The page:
40. 4.1 - Determinants of Economic Growth Table IV.7 shows the Two-Stage-Least-Square simultaneous-equation fixedeffects panel data estimation of the growth equation. The dependent variable is the growth rate of real GDP per capita. Growth
  41. 47 The website of the Ministry of Trade and Industry, Singapore: http://www.mti.gov.sg 133High export ratios reflect the small domestic market of Singapore and also the role of Singapore as an export production platform for foreign affiliates. The lack
  42. 6 See e.g. Gujarati (1995) 7 See e.g. Davidson and MacKinnon (1993). 138results. Accordingly, Aln(GDPPC) and Aln(FDIStock) are endogenous variables of the system. All other variables are assumed to be exogenous or predetermined variables8.
  43. 73 Dent and Randeson (1996) for Korean firms, Almor and Hirsh (1995) for Israeli firms 74 Hettger and Stehn (1990)
  44. 9 A study by Dutt (1997) puts forward this hypothesis. See also Section 1.2.2. 175however dependent upon the trade regime. More particularly, the implementation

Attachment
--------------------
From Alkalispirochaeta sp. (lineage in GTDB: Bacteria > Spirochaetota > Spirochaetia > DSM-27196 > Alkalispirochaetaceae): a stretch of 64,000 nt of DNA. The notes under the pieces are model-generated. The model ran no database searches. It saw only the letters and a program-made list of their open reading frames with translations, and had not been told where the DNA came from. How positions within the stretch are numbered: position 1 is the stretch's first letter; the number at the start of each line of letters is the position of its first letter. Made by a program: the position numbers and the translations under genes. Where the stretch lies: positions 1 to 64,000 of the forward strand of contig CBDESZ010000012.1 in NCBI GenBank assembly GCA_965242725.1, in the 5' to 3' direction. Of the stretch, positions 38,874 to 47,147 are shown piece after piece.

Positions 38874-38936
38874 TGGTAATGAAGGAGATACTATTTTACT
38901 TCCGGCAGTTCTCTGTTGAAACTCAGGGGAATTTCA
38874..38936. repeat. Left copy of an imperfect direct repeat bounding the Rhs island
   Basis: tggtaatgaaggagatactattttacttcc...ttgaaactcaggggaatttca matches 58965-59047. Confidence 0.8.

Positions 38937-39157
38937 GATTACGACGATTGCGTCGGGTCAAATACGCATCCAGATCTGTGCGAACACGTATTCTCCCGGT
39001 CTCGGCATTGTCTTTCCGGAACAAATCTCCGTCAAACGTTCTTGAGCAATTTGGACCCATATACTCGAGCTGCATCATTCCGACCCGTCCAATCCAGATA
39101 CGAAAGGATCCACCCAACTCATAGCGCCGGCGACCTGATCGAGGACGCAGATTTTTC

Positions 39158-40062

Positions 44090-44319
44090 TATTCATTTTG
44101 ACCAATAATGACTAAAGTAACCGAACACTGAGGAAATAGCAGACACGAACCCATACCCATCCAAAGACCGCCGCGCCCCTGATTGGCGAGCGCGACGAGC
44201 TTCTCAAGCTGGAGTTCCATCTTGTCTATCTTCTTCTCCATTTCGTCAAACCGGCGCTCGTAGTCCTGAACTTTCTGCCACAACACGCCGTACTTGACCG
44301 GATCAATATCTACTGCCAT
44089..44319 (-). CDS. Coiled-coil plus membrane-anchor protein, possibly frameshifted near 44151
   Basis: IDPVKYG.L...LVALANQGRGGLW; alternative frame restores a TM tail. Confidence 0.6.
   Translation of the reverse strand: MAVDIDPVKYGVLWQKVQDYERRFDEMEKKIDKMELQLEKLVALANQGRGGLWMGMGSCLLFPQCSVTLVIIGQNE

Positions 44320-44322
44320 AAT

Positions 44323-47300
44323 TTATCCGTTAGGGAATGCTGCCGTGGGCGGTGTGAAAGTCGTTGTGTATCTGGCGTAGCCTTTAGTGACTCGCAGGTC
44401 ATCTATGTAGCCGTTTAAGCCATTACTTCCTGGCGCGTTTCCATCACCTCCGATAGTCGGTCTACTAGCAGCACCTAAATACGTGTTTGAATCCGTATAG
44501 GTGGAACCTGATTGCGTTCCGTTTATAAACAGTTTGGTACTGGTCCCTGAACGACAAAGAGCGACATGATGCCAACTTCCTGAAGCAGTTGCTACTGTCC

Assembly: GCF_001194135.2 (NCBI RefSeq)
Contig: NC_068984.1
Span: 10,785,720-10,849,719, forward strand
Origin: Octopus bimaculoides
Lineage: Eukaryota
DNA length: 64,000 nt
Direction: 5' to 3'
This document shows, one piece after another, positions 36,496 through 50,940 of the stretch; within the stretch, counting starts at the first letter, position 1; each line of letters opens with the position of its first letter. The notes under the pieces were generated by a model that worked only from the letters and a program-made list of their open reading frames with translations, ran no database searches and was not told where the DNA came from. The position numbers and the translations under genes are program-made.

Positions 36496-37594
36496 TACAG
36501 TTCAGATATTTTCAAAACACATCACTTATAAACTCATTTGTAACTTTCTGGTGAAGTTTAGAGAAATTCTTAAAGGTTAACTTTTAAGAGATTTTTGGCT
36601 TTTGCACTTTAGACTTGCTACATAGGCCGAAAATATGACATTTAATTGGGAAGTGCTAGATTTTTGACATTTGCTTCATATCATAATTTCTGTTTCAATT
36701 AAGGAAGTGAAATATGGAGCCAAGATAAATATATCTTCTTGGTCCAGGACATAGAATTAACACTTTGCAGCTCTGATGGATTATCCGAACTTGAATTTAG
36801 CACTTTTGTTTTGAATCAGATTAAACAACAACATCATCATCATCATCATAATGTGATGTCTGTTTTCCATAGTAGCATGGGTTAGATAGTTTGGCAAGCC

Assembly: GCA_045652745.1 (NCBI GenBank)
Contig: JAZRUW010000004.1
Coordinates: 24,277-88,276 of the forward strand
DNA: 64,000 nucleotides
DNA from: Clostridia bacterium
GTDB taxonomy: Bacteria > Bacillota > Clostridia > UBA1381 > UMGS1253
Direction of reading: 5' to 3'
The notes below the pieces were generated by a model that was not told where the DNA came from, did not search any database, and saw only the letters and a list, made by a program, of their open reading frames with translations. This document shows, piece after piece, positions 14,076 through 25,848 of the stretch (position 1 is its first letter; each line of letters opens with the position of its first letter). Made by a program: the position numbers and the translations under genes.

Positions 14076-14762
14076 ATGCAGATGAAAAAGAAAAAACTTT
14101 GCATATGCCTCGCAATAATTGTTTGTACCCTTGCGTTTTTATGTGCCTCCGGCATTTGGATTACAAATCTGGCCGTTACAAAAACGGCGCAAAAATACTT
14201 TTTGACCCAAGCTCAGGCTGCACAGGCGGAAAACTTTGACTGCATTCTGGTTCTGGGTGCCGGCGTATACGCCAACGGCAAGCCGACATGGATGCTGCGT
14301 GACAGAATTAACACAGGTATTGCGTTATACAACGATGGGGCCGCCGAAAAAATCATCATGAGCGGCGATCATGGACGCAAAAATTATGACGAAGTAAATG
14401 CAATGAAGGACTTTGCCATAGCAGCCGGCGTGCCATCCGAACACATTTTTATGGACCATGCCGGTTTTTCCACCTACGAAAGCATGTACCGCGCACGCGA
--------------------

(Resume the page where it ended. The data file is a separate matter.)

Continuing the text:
45. 9 Davidson and MacKinnon (1993) suggest that in a simultaneous equations model the set of all the exogenous and predetermined variables in the model is the natural choice for instruments.
  46. A study by King
  47. Another major contribution of FDI to
  48. As discussed previously, a key contribution of FDI to economic growth is by enhancing the productive capacity of host country
  49. Availability of Workforce There is no doubt that the availability of a workforce is a determinant of the location decision
  50. (1989). Bagchi-Sen and Wheeler
  51. Balasubramanyam et al. (1996, 1999) find that FDI is
  52. Between 1987 and 1995 manufacturing was the sector that attracted most FDI.